What Is Gait Analysis And Why Should You Care?

Whether you're a seasoned runner or just starting out, the right trainers are essential



Forefoot, mid or heel striker? Do you over pronate, or pronate just right? Road runner or trail blazer? A shoe that suits one person may prove ineffective for another. The right (or wrong) trainer can make a difference to your PB but, more importantly, can protect you from injury and help correct discomfort along the way. How to choose? We too have been mystified by the Wall of Choice, armed with misinformation or opting for aesthetics without any idea of what we were getting our feet into. 'Sometimes runners come in with a recommendation from friends or family who they obviously trust, and it can be difficult to guide them out of that frame of mind', says Saucony's Senior Technical Representative Simon Jones, who helped me find the perfect pair of trainers for the Paris Marathon. 'Everyone is different, and has different needs and preferences.'


The good news is there's a very simple solution to get you up and running, the right way: gait analysis.

Here's how it works:

Book an appointment at a reputable specialist shop or at your gym. We tried Runner's Need (runnersneed.com). When you arrive, you'll be asked to run on a treadmill for about 30 seconds, starting slowly and building up to a natural pace (no need to panic, you're in control of the speed). The assessor takes a short video of your feet, which you'll watch back in slow motion. This is revelatory. I thought I landed on my mid-foot, and stayed fairly straight; turns out I overpronate considerably (when your foot rolls inwards after you've hit the ground), which explains why I develop tendon pain on longer runs. After the assessor talks you through any issues you have – and trust me, they'll be evident – they'll recommend any number of shoes for you to trial, as you repeat the process until you find one that feels best. I tried a few different pairs, from barefoot feel to super stable, until settling on one somewhere in between.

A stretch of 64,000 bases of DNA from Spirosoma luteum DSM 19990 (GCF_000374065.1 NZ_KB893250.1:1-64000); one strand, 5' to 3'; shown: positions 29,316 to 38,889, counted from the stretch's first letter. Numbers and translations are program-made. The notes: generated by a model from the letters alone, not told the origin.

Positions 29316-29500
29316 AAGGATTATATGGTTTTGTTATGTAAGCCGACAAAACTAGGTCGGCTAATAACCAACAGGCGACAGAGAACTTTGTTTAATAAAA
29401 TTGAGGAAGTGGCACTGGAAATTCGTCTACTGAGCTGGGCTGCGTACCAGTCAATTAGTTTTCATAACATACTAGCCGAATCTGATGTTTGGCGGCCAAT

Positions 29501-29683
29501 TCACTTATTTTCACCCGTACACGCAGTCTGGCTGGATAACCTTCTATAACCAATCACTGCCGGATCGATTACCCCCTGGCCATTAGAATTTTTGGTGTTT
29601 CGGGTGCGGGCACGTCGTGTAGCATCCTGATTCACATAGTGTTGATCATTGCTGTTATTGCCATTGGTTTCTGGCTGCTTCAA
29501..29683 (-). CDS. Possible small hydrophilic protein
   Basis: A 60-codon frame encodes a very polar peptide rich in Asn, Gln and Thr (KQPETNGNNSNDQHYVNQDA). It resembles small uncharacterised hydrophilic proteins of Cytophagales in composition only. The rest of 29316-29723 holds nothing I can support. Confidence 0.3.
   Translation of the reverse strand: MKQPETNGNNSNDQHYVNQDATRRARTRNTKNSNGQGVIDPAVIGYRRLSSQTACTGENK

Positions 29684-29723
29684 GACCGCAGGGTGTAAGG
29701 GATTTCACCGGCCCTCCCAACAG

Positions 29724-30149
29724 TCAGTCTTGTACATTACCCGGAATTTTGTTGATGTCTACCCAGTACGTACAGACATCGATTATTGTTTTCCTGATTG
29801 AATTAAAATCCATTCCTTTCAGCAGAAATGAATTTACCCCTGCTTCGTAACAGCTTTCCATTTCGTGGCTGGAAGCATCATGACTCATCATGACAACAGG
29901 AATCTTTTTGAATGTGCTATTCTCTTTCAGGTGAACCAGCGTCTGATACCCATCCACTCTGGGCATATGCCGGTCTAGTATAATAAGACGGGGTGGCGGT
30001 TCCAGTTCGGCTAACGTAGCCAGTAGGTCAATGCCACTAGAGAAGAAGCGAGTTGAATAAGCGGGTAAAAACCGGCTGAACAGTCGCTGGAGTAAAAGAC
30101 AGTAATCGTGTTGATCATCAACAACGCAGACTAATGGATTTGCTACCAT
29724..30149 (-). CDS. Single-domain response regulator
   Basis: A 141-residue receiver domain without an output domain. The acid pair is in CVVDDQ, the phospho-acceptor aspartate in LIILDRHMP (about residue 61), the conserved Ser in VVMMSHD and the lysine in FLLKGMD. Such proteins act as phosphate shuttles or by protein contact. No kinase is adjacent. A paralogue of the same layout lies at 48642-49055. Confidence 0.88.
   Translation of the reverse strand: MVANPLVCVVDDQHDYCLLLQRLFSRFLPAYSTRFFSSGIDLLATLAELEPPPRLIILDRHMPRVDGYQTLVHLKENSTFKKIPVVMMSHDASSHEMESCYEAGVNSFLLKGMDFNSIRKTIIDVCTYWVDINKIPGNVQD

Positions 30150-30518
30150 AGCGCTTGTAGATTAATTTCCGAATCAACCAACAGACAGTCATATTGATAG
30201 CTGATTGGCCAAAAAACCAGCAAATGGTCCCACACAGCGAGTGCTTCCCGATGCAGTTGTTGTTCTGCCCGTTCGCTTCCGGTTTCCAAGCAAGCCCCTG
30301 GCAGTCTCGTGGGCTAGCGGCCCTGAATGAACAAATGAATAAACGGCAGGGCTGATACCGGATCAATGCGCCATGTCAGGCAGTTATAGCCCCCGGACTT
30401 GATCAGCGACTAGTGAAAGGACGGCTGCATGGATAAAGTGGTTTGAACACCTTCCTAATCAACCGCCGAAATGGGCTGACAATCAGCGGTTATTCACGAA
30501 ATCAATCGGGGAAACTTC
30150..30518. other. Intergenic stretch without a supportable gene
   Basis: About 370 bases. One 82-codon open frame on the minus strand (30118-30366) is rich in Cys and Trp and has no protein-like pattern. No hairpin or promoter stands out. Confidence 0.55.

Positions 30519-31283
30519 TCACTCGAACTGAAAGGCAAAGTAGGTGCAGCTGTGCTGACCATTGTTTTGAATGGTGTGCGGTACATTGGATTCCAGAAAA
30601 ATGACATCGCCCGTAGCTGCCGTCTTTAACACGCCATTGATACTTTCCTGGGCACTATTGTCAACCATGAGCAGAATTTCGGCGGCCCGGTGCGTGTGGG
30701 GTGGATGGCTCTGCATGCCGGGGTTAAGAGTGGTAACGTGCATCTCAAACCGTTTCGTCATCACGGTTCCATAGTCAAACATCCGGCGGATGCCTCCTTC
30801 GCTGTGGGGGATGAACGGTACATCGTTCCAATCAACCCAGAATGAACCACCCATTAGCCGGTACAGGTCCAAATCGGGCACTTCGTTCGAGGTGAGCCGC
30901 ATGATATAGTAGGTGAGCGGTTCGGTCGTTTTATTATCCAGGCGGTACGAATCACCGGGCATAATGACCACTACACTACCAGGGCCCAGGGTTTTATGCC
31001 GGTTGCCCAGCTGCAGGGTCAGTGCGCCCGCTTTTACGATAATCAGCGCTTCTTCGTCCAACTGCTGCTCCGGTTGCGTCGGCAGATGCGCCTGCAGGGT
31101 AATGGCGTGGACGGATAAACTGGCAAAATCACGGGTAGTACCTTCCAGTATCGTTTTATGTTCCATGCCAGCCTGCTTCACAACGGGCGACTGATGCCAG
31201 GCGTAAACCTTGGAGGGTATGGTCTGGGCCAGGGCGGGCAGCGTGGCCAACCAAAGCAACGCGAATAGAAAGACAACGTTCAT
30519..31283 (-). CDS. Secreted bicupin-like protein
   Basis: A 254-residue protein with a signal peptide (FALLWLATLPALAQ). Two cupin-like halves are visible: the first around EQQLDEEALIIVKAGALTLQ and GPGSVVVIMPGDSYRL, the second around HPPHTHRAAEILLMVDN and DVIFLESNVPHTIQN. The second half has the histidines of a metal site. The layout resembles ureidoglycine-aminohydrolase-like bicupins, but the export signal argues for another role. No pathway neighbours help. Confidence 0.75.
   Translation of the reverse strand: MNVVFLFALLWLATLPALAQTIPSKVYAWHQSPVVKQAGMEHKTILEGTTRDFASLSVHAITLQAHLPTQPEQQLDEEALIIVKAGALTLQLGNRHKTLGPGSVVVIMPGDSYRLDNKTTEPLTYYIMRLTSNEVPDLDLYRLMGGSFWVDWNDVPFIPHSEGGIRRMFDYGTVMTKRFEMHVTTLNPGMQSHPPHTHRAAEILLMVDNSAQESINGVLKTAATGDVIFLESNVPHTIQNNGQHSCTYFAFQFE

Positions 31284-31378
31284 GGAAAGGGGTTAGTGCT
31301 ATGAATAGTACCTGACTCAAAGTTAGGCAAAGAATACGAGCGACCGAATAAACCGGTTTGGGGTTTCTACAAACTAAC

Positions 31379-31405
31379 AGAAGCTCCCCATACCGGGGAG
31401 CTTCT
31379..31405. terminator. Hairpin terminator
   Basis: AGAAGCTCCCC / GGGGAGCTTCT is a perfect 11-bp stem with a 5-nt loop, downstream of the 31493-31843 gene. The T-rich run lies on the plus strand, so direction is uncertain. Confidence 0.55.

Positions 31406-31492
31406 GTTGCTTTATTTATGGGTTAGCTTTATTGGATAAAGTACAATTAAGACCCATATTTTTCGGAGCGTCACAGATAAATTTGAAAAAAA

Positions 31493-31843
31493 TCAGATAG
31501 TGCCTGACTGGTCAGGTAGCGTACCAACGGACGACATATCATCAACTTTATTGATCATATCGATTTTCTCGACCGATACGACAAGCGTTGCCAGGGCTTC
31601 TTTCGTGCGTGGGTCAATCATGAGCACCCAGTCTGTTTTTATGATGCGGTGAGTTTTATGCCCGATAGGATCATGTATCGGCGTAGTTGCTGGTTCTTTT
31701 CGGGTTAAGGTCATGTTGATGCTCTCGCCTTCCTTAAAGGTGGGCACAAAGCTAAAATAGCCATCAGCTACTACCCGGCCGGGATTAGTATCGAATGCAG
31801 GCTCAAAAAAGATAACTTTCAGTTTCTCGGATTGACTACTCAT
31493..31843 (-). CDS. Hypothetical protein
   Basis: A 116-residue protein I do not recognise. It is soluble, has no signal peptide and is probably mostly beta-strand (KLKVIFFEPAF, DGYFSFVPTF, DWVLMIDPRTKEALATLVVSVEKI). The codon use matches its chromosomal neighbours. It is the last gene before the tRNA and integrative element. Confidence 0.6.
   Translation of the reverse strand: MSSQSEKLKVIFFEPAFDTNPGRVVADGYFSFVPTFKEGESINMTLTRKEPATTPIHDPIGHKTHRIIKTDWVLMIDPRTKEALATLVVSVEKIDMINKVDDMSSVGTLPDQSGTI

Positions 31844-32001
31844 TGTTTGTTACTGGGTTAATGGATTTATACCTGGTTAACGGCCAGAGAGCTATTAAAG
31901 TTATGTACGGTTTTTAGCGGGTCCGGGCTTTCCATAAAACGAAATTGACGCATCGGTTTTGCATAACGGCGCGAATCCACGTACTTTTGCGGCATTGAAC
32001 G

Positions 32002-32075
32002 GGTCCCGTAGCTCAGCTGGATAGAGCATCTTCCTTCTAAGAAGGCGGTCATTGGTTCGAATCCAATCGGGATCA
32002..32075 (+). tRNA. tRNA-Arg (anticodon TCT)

The verdict? I finished my second marathon injury-free, and (virtually) pain free. I felt a major difference on long runs, and though I still use barefoot shoes for training in the gym, for distance I'll wear my Saucony Guide 8s until it's time to replace them, putting in as many miles as I can. Then I'll have my gait reassessed, and see what shoe will suit my future form.

Your trainers are a tool. All aboard to the shoelace express.

Tips to maximise your gait analysis
• Bring your current trainers with you for a true picture of how you usually run.
• Don't 'perform': The assessor isn't there to critique your style. Run as naturally as possible to get the closest fit.
• Simon says: the staff in running specialist stores have a great deal of knowledge these days, so enjoy the experience and if you're not sure of something, ask.

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